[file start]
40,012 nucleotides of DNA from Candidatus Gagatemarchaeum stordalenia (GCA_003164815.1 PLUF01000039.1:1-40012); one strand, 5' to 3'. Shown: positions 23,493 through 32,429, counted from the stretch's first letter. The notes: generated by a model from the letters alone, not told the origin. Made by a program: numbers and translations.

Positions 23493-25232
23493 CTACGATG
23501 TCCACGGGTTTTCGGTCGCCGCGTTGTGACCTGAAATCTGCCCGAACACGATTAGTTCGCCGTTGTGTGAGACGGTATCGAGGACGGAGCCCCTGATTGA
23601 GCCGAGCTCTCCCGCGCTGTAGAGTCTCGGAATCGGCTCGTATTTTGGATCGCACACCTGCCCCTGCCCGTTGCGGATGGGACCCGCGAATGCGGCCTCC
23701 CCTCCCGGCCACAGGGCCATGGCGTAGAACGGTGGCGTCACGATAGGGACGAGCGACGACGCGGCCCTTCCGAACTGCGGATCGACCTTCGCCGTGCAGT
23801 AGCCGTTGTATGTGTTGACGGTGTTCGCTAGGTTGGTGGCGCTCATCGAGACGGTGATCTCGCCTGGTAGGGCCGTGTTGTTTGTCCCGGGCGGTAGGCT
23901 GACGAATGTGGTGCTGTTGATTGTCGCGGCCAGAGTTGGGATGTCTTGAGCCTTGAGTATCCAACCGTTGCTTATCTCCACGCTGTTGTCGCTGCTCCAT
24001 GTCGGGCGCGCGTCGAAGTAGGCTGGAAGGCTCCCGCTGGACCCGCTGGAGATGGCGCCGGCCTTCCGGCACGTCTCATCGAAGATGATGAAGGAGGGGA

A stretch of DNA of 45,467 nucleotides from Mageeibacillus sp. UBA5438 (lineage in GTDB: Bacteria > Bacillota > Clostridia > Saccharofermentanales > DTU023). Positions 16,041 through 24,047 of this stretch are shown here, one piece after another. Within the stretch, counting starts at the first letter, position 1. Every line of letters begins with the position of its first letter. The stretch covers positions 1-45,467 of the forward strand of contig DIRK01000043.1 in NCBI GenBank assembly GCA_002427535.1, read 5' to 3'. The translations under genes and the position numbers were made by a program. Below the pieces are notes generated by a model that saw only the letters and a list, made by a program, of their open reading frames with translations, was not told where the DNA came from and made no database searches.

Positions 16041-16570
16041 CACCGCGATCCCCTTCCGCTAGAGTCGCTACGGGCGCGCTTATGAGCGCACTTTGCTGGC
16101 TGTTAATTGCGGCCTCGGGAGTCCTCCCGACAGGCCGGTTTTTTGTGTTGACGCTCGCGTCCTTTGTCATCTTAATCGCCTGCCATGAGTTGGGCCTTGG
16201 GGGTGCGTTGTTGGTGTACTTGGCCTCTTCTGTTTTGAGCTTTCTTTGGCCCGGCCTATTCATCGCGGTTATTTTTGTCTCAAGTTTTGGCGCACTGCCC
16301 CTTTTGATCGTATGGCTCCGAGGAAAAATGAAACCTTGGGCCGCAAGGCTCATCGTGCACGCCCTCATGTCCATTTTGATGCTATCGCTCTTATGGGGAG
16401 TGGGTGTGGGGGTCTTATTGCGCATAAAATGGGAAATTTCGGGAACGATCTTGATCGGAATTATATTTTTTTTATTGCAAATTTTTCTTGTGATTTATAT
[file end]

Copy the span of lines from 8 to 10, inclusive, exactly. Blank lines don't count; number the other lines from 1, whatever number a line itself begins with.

23901 GACGAATGTGGTGCTGTTGATTGTCGCGGCCAGAGTTGGGATGTCTTGAGCCTTGAGTATCCAACCGTTGCTTATCTCCACGCTGTTGTCGCTGCTCCAT
24001 GTCGGGCGCGCGTCGAAGTAGGCTGGAAGGCTCCCGCTGGACCCGCTGGAGATGGCGCCGGCCTTCCGGCACGTCTCATCGAAGATGATGAAGGAGGGGA

A stretch of DNA of 45,467 nucleotides from Mageeibacillus sp. UBA5438 (lineage in GTDB: Bacteria > Bacillota > Clostridia > Saccharofermentanales > DTU023). Positions 16,041 through 24,047 of this stretch are shown here, one piece after another. Within the stretch, counting starts at the first letter, position 1. Every line of letters begins with the position of its first letter. The stretch covers positions 1-45,467 of the forward strand of contig DIRK01000043.1 in NCBI GenBank assembly GCA_002427535.1, read 5' to 3'. The translations under genes and the position numbers were made by a program. Below the pieces are notes generated by a model that saw only the letters and a list, made by a program, of their open reading frames with translations, was not told where the DNA came from and made no database searches.